By Michael Ferraro | September 18, 2005

The current state of the American horror genre is, sadly, in a current state of horror. If we aren’t remaking Asian films (mostly Japanese, a genre dubbed “J-Horror” by pseudo intellectual film fans), we instead opt to make these ridiculous soap opera-styled teen flicks devoid of any real shock, originality, and above all, violence. “Cry_Wolf” is another fine example of just how dry the Hollywood machine has become.

Set in a prep-school attended by mostly rich white kids (is there any other kind represented on screen?), “Cry_Wolf” tells a story about a new student with a troubled past (think Sean Astin’s character from “Toy Soldiers”) making friends with the wrong crowd. For some reason, in the world of cinema anyway, new students never fall in with the good crowd, but I digress. This tight little politically correct-looking clique creates a campus wide lie about a serial killer on the loose. The lie is spread via e-mail, and for some idiotic reason, some people take it seriously.

Imagine a world where e-mails and instant messages from random strangers were taken seriously. Has anyone (not in a senile state of course) ever taken one of those e-mails from a Nigerian lawyer claiming you had a long lost relative that just died and you are now a millionaire – all you have to do is supply your bank information and the money will appear in days – seriously?

Not only do they describe what the killer looks like; they also describe his killing methods. Even the most simplistic cinema viewer can guess where this is going next, yet sadly, it took the filmmakers over an hour of screen time to finally get the killing going. There is nothing wrong with slowly building up a film to the climax – especially if you have emotionally involving characters mixed with a somewhat unique storyline. With this film though, you get none of that. The plot is taken straight from one of those so-called ‘thriller’ books you find in the young adult section at your local library. For some of us, these kinds of juvenile stories were uninteresting even then.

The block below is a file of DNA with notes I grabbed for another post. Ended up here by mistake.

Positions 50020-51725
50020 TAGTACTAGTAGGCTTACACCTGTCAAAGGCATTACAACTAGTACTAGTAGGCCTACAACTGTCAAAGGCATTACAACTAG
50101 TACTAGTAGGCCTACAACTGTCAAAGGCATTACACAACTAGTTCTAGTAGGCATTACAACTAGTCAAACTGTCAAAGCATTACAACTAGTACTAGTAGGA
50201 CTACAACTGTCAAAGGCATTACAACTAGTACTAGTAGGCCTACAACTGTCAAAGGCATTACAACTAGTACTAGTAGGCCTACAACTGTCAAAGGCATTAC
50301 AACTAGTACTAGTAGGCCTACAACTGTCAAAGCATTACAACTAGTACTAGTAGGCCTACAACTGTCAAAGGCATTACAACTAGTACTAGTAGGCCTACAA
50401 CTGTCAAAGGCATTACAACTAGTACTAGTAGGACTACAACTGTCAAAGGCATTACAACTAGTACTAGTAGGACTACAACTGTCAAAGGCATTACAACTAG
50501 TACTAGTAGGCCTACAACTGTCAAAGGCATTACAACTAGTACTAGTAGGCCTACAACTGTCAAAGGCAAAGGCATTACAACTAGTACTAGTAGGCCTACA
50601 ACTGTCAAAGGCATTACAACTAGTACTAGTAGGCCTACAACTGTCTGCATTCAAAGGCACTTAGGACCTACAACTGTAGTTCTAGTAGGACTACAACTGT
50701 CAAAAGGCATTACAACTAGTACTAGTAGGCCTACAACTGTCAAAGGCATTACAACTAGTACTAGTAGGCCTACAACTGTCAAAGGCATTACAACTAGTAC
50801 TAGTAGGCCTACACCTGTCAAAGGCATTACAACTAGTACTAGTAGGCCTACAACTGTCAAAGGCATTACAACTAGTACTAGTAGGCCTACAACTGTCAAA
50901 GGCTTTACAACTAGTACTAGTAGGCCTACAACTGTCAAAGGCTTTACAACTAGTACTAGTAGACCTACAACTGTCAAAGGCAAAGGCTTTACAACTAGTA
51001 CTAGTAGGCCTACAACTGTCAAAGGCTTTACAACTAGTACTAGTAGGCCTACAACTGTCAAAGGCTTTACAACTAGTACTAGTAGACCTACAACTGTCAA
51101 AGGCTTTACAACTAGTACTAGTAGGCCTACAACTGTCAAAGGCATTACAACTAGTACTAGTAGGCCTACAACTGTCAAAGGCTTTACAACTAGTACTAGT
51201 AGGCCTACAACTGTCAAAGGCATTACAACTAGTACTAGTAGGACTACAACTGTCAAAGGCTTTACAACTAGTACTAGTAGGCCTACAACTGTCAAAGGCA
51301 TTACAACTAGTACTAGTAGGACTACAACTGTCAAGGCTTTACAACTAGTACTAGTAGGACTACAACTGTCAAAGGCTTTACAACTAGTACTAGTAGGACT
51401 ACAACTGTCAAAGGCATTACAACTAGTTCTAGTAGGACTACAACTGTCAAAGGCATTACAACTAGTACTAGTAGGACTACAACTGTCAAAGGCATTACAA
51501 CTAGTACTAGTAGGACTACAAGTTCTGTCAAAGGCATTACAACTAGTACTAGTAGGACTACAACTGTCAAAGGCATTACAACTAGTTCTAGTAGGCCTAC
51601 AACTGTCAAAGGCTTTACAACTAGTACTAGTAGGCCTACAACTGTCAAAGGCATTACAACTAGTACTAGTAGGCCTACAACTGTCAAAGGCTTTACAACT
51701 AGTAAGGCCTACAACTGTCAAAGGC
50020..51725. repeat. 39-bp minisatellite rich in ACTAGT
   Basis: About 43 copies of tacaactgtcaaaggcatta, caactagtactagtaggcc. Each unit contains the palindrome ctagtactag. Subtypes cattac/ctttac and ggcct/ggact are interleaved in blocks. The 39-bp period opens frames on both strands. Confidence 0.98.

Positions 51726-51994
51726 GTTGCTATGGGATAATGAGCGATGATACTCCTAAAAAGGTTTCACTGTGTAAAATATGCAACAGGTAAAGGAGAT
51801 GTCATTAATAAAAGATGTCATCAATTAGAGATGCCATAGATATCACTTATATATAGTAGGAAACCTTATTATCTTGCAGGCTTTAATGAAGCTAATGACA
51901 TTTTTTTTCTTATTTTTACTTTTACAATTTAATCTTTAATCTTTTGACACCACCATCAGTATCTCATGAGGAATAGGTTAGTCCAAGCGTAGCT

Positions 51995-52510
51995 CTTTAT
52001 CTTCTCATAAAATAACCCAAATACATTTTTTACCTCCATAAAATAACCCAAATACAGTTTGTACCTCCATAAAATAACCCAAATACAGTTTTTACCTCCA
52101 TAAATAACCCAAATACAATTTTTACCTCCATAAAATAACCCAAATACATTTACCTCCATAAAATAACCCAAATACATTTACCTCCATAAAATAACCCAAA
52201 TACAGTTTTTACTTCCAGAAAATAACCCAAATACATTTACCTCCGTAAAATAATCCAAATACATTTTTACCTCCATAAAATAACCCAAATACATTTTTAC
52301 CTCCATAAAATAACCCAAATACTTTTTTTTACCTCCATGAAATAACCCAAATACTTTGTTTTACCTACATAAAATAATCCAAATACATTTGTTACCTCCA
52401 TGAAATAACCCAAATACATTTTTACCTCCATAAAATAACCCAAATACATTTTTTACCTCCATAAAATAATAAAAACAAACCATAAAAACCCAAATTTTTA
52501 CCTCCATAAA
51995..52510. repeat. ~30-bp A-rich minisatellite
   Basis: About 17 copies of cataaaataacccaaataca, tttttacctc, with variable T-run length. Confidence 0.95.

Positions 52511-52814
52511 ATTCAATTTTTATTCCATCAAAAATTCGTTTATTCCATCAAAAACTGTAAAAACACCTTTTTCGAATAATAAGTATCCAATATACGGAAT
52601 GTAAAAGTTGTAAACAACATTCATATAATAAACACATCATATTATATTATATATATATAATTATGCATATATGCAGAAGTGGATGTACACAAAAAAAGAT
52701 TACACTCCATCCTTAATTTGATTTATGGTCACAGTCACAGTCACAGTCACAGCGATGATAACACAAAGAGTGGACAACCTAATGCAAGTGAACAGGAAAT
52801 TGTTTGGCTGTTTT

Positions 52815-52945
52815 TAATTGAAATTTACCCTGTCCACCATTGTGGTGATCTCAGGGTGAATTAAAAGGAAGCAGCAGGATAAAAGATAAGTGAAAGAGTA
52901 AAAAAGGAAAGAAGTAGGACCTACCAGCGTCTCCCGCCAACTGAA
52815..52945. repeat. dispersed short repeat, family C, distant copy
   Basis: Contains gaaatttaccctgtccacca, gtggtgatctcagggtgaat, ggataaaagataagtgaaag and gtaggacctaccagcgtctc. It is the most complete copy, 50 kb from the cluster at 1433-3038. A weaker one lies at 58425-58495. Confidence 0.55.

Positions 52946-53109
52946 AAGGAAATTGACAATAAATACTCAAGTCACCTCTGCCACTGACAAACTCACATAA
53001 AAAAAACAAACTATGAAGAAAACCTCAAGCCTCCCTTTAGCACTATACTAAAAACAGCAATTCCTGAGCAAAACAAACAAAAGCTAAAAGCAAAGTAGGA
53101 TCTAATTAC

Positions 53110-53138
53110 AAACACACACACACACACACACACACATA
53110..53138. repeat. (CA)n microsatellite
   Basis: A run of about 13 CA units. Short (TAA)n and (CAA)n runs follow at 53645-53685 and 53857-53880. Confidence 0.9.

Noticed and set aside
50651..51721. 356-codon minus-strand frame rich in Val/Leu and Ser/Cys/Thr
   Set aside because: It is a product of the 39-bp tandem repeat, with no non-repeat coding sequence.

Even from a production standpoint, “Cry_Wolf” has nothing going for it. The direction uses every technique ever established with this genre that even fans of “Smallville” would be able to distinguish its lack of excitement. The screenplay doesn’t even have the proper elements to even satisfy the at-home television crowd. It’s one giant cliché after another, scene after pointless scene. The dialogue is so atrocious that Marlee Matlin would cover her ears in protest.

And what new-age thriller/horror flick wouldn’t be complete without that oh-so-unnecessary twist ending? If you can’t figure out what direction this movie is heading in less than thirty minutes of screen time, you should probably just do us all a favor and kill yourself. You probably also found yourself a little surprised at the end of The Village too, right? Maybe killing one’s self is a little harsh; just don’t be worried about going to the movies anymore. Find a ride (because you’re probably too idiotic to handle driving) to a library and scoop up some books.

There has to be someone out there, like the Wes Craven (“Last House on the Left”) or Sam Raimi (“Evil Dead”) or Tobe Hooper (“Texas Chainsaw Massacre”) of old, that is brewing up something for us. There just has to be. If there isn’t, why even bother with this genre anymore?

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